For some reason, there is this piece of relationship advice that says “if you love something, let it go.” Quite honestly, I’ve found this to be remarkably poor advice.

A relationship, after all, is a commitment. It means that when challenge arises (and it will), both parties are committed to working through it. The idea of simply walking away only enters the picture when all other avenues have been explored and the only healthy option for both people is to go their own separate ways.

Even in dating, where the couple may come to determine that their relationship is better served as a friendship rather than a romance, the concept of abandoning one’s partner in the passive hope that they will return is, quite frankly, a little ridiculous.

But sometimes, walking away is what happens.

I’ve always been a bit fascinated with the depiction of service that Jesus gives in washing the feet of the disciples. There in that room, before they sat down for their final meal together, Jesus took the calloused and dirt-encrusted feet of His beloved followers and tenderly cleaned them of the grime that results from walking the dusty roads of first century Palestine.

That Seder meal would prove to be an odd one for those gathered at the table. Standing before them, Jesus would break bread and pour wine describing these elements in cryptic terms as His body and blood. He foretold His coming betrayal and crucifixion, the darkest moment of His earthly ministry, and in the midst of it he revealed how every person there with Him would turn and abandon Him to His fate. They would all walk away, and He had just washed their feet so they could walk away clean. If you love something, let it go …

This was not the end of the story, however. Jesus walked to that cross alone, hung in bleeding agony while His closest friends stood at a distance, and one of His inner three denied even knowing Him. Three days later, however, He would return in resurrection glory. On this side of the empty tomb, Jesus would now pursue his beloved.

It began with Mary, who mistook Him for the gardener until her eyes were opened to see her risen Lord standing before her. It continued on the road to Emmaus, where He broke bread once again with two of His followers.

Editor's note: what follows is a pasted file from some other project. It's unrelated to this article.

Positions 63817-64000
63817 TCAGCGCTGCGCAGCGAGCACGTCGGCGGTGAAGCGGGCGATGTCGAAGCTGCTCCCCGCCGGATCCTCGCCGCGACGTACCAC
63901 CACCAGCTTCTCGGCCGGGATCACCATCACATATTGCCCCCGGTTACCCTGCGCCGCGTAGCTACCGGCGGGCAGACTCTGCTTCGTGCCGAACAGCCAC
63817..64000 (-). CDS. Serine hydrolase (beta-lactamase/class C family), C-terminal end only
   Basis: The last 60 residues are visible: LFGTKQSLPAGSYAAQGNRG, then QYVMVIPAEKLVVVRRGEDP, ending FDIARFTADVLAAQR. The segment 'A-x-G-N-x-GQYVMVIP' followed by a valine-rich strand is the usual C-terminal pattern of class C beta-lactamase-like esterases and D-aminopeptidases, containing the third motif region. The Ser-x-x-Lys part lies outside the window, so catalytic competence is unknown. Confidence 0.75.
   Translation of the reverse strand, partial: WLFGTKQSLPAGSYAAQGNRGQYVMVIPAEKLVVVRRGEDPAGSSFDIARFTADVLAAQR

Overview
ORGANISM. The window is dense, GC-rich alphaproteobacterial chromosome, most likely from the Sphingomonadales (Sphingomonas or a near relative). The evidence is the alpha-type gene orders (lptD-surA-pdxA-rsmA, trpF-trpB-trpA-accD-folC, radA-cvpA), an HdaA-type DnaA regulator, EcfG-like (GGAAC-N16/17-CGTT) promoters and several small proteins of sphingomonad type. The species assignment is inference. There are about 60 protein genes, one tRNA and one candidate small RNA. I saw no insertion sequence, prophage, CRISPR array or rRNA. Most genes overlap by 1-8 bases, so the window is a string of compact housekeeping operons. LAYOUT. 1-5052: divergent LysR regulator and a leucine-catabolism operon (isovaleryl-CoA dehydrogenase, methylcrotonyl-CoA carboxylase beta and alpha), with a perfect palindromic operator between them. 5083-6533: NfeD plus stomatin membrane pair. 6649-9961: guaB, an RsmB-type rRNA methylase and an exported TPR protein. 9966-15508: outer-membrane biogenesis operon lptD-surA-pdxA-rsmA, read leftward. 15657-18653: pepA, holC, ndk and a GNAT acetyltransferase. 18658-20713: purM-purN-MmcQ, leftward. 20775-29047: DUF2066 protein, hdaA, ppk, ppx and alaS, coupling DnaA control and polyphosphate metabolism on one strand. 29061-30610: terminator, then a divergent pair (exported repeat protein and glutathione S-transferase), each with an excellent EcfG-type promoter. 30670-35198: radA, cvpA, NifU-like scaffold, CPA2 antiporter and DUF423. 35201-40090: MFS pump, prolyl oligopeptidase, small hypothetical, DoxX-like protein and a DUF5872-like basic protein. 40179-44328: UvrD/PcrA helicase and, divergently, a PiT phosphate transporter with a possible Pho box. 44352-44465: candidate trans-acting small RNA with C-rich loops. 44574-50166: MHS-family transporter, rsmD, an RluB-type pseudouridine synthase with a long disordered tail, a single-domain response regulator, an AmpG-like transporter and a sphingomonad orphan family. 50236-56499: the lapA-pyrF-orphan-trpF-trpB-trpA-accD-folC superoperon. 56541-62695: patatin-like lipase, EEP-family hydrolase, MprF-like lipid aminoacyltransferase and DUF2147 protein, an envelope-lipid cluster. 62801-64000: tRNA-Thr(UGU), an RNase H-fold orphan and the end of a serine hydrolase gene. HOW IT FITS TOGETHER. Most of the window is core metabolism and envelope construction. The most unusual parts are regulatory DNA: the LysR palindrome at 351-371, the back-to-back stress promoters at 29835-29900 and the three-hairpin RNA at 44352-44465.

As those two rushed back to carry news of His return, He would encounter the gathered Disciples who sat huddled together behind locked doors. This group broke the news to Thomas, and Jesus would return to encounter him as well. He would sit with Peter on the edge of the sea, restoring that deep and abiding love as He instructed him to “feed my sheep.” One after another, Jesus would seek out His beloved Disciples, and draw them back into relationship with Him.

He hasn’t stopped. He still pursues us. This relentless love continues to invite us into the depths of His heart, but it also honors us. There is nothing compulsive about the passion He bears for us, but rather a steady and enduring presence — beckoning, inviting, wooing us home.

The full phrase reads “If you love something, let it go. If it comes back to you, it is yours forever. If it doesn’t, then it was never meant to be.” Sometimes, the reality of love means we have to wash the feet of our beloved, knowing they will walk away. Other times, it means we pursue the relationship, engage the broken places and work through our difficulties. It does not, however, mean that we truncate love into a passive exercise.

Love is patient; love is kind; love is not envious or boastful or arrogant or rude. It does not insist on its own way; it is not irritable or resentful; it does not rejoice in wrongdoing, but rejoices in the truth. It bears all things, believes all things, hopes all things, endures all things. Love never ends. —1 Corinthians 13:4-7

In other words, love is inherently active, and its activity is beautiful.


T E Hanna is the author of the upcoming book Raising Ephesus: Christian Hope for a Post-Christian Age and blogs on issues of faith and culture at

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